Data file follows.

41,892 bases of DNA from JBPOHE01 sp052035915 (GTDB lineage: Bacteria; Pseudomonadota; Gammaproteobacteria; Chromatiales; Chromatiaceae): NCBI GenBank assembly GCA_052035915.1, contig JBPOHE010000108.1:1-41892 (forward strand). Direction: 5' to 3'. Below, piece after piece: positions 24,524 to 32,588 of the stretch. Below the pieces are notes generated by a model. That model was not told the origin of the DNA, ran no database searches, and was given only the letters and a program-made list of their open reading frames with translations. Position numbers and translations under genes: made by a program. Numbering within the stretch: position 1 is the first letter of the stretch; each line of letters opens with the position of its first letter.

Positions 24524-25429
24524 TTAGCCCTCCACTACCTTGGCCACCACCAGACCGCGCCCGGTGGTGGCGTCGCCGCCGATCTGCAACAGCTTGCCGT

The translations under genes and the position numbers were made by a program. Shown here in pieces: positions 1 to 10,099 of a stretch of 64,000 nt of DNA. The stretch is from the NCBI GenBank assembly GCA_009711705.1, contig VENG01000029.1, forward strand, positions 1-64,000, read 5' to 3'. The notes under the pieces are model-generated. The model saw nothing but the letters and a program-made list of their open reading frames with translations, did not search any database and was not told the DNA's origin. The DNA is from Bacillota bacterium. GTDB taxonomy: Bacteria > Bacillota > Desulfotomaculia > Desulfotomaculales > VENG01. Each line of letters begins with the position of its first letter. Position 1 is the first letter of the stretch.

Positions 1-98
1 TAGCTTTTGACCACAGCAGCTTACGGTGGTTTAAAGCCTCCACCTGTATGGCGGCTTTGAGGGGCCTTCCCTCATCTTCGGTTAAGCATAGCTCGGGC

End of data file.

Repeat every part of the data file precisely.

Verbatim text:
41,892 bases of DNA from JBPOHE01 sp052035915 (GTDB lineage: Bacteria; Pseudomonadota; Gammaproteobacteria; Chromatiales; Chromatiaceae): NCBI GenBank assembly GCA_052035915.1, contig JBPOHE010000108.1:1-41892 (forward strand). Direction: 5' to 3'. Below, piece after piece: positions 24,524 to 32,588 of the stretch. Below the pieces are notes generated by a model. That model was not told the origin of the DNA, ran no database searches, and was given only the letters and a program-made list of their open reading frames with translations. Position numbers and translations under genes: made by a program. Numbering within the stretch: position 1 is the first letter of the stretch; each line of letters opens with the position of its first letter.

Positions 24524-25429
24524 TTAGCCCTCCACTACCTTGGCCACCACCAGACCGCGCCCGGTGGTGGCGTCGCCGCCGATCTGCAACAGCTTGCCGT

The translations under genes and the position numbers were made by a program. Shown here in pieces: positions 1 to 10,099 of a stretch of 64,000 nt of DNA. The stretch is from the NCBI GenBank assembly GCA_009711705.1, contig VENG01000029.1, forward strand, positions 1-64,000, read 5' to 3'. The notes under the pieces are model-generated. The model saw nothing but the letters and a program-made list of their open reading frames with translations, did not search any database and was not told the DNA's origin. The DNA is from Bacillota bacterium. GTDB taxonomy: Bacteria > Bacillota > Desulfotomaculia > Desulfotomaculales > VENG01. Each line of letters begins with the position of its first letter. Position 1 is the first letter of the stretch.

Positions 1-98
1 TAGCTTTTGACCACAGCAGCTTACGGTGGTTTAAAGCCTCCACCTGTATGGCGGCTTTGAGGGGCCTTCCCTCATCTTCGGTTAAGCATAGCTCGGGC